It is vital to seek support and arm yourself with tools, especially if someone close to you suffers from the disease. Al-Anon Family Groups are a great place to start.
The organization, founded by Lois Wilson, wife of Alcoholics Anonymous cofounder Bill Wilson, offers a refuge for those who have been impacted by chronic drinkers. Lisa Komisar, Family Director at Discovery Place, recommends going to six Al-Anon meetings (in different locations/times) before you decide whether it is for you.
There are other resources online, but misinformation exists. Make sure the articles you read are from reputable sources and bear consistent themes.
3. Do not, under any circumstance short of life-threatening scenarios (primarily hospital stay for serious illness) give or lend money to an alcoholic. This is commonly referred to as “enabling.”
This rule comes back to padded consequences. In virtually every case of active alcoholism, at least one family member or friend continues to provide financial support.
Money for rent so they aren’t evicted? Money for a car payment so they don’t face repossession? Alcoholics conjure all sorts of situations that require immediate cash and play on your affection for them.
Truth be told, most of the money will be spent on booze or drugs. Sometimes the circumstances are genuine. But even in these cases, the events that led to dire financial straits arose from alcohol abuse. The majority of alcoholics will not sober up, or consider getting sober, unless faced with serious life consequences.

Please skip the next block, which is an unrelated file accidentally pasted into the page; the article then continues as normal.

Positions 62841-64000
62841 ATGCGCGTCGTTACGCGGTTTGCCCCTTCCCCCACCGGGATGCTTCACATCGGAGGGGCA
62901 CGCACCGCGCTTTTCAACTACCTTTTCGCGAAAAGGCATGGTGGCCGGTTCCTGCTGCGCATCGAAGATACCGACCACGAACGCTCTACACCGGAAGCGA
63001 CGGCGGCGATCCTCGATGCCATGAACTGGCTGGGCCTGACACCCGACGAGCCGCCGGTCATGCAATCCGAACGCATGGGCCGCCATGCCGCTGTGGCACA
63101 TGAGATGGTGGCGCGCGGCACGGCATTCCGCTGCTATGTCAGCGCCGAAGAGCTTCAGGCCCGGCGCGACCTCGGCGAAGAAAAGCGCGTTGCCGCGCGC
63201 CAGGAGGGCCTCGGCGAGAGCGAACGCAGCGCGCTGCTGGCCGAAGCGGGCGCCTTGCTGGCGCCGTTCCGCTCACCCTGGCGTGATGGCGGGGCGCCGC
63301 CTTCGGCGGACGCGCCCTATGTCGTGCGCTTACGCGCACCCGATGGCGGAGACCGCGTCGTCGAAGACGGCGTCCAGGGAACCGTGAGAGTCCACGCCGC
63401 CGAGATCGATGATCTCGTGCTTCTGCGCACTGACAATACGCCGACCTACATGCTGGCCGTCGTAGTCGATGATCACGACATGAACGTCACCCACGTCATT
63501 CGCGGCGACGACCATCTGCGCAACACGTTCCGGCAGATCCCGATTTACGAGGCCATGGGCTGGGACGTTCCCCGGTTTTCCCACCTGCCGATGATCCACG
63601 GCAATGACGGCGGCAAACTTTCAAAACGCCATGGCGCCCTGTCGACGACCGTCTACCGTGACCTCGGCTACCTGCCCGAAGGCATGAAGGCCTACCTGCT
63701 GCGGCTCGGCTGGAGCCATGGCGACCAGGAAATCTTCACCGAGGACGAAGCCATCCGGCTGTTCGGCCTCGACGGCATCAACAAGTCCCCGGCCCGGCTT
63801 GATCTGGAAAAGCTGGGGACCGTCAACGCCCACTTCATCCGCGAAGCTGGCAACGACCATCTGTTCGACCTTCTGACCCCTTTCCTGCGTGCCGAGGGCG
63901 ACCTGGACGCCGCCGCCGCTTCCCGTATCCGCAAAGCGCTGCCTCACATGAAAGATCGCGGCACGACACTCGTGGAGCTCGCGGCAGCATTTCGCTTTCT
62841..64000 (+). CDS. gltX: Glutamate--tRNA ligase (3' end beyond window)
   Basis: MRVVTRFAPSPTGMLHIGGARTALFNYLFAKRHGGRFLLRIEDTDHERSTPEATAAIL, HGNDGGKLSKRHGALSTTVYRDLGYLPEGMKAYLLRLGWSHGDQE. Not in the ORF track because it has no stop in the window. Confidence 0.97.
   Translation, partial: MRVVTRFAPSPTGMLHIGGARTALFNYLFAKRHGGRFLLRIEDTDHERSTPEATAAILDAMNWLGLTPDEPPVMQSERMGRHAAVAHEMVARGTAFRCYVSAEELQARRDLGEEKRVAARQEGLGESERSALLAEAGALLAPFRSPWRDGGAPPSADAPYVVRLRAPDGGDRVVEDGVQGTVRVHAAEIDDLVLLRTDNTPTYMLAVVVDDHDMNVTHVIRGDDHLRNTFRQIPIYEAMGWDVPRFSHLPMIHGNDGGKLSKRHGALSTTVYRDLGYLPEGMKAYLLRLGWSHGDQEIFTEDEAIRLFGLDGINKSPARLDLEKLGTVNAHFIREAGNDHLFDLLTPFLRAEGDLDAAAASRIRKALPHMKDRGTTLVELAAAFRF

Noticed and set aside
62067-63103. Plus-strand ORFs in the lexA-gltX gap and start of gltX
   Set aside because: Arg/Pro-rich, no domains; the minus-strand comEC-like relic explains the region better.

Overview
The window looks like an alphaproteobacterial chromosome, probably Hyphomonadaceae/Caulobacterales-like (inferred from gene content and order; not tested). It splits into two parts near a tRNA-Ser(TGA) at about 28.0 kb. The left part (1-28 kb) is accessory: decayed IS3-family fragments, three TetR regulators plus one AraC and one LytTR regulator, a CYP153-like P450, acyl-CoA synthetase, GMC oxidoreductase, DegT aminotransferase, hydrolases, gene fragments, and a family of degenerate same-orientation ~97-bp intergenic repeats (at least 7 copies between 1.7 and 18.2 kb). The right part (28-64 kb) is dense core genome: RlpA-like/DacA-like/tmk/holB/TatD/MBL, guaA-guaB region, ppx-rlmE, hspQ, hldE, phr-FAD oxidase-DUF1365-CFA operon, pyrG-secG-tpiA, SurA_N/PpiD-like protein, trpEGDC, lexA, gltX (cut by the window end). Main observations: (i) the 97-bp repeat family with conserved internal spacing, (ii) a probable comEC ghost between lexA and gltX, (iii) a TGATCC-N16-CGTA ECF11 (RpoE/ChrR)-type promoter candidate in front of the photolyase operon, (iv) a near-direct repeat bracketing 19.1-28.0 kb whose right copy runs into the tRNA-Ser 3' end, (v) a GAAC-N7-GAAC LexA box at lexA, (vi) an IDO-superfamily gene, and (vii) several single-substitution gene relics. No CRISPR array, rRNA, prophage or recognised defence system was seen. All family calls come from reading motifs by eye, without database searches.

By providing money or other financial assistance, even bail money or child support, you prevent alcohol abusers from hitting a genuine bottom.
In my opinion, there are only two situations when you should lend money to an alcoholic – a hospital stay for serious illness or their rehabilitation at a reputable treatment center.
4. Talk with your loved one or friend about your concerns in a private, quiet setting. Let them know how you feel.
Many boozehounds revert to denial in an atmosphere that addresses their drinking. It is almost guaranteed that they will offer a variety of excuses or reasons why alcohol isn’t a problem.
On one hand, they’re right. Chronic drinking manifests as a result of internal, emotional issues. Alcoholics drink to soothe their tumultuous internal temperament.